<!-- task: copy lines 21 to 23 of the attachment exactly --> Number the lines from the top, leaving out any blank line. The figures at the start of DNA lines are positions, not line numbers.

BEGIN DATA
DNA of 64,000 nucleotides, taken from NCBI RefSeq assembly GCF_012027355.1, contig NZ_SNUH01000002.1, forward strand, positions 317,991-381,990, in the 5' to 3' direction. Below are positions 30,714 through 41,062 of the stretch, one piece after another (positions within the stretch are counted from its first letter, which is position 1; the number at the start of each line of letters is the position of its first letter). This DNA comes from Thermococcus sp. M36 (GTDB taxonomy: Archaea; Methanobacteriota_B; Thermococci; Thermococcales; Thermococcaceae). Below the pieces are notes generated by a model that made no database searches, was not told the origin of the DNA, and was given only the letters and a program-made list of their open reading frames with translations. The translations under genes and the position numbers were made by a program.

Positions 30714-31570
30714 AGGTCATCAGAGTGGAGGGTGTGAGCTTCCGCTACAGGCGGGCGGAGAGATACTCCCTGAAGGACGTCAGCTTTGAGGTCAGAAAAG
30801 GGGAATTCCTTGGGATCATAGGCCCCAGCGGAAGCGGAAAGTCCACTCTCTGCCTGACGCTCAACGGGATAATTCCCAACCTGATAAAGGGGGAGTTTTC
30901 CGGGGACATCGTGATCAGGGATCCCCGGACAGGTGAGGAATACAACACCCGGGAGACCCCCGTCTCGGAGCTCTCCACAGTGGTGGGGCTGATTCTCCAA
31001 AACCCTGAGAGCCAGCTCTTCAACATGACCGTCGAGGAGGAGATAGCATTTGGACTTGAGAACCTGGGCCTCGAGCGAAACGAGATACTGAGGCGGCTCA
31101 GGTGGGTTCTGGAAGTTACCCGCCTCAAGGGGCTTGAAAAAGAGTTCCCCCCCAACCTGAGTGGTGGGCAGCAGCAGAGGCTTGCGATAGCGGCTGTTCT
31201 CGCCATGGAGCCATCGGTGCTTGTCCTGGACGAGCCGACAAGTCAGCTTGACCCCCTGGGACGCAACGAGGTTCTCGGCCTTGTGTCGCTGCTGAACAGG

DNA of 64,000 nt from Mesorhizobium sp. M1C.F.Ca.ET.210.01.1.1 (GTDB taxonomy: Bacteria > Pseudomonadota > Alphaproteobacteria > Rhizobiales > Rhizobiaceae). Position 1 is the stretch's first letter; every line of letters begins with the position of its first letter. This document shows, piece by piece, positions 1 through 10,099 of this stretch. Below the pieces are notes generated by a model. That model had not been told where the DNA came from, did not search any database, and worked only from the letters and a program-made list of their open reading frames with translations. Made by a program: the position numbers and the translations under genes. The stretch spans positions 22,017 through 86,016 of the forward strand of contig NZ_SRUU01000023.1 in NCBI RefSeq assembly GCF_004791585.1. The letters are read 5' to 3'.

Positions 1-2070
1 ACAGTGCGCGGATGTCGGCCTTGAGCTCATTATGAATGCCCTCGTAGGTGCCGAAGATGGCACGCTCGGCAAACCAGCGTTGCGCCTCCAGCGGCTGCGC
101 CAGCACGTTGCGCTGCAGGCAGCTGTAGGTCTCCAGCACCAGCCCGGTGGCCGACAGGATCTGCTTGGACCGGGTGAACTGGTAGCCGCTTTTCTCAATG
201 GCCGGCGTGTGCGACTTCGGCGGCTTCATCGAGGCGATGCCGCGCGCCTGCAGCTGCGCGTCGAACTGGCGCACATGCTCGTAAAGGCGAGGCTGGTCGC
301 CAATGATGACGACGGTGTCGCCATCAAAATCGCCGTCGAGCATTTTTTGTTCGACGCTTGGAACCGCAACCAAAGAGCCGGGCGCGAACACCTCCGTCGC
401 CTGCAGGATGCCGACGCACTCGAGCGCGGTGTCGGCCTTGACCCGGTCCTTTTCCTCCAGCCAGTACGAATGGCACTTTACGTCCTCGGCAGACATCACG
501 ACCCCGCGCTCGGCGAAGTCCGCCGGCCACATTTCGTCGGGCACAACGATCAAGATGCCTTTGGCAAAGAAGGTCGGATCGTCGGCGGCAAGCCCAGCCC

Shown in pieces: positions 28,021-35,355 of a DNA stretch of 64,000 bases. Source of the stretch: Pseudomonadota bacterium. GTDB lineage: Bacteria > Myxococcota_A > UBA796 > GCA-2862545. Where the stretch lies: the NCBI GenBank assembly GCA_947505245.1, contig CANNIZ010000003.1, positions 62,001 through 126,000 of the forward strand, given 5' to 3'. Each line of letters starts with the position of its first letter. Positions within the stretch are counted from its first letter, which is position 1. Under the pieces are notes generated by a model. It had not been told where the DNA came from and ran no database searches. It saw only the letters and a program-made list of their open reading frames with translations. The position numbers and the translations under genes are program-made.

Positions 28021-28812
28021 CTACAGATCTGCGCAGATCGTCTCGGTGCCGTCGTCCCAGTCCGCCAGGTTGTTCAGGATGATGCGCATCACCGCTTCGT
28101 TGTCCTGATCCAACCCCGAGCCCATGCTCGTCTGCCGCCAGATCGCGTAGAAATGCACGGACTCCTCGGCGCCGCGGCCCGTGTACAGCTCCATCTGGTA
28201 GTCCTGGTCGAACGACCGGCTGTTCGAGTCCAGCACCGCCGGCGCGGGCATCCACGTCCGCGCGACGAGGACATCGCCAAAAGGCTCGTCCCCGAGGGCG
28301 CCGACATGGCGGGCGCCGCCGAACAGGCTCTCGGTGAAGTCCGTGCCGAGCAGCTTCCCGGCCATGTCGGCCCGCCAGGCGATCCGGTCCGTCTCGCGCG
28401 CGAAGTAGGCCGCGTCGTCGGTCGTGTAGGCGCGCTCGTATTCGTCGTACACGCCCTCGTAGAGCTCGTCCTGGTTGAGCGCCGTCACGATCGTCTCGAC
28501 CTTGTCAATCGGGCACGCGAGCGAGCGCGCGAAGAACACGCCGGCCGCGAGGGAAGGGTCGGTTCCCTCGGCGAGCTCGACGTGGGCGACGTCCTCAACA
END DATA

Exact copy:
28201 GTCCTGGTCGAACGACCGGCTGTTCGAGTCCAGCACCGCCGGCGCGGGCATCCACGTCCGCGCGACGAGGACATCGCCAAAAGGCTCGTCCCCGAGGGCG
28301 CCGACATGGCGGGCGCCGCCGAACAGGCTCTCGGTGAAGTCCGTGCCGAGCAGCTTCCCGGCCATGTCGGCCCGCCAGGCGATCCGGTCCGTCTCGCGCG
28401 CGAAGTAGGCCGCGTCGTCGGTCGTGTAGGCGCGCTCGTATTCGTCGTACACGCCCTCGTAGAGCTCGTCCTGGTTGAGCGCCGTCACGATCGTCTCGAC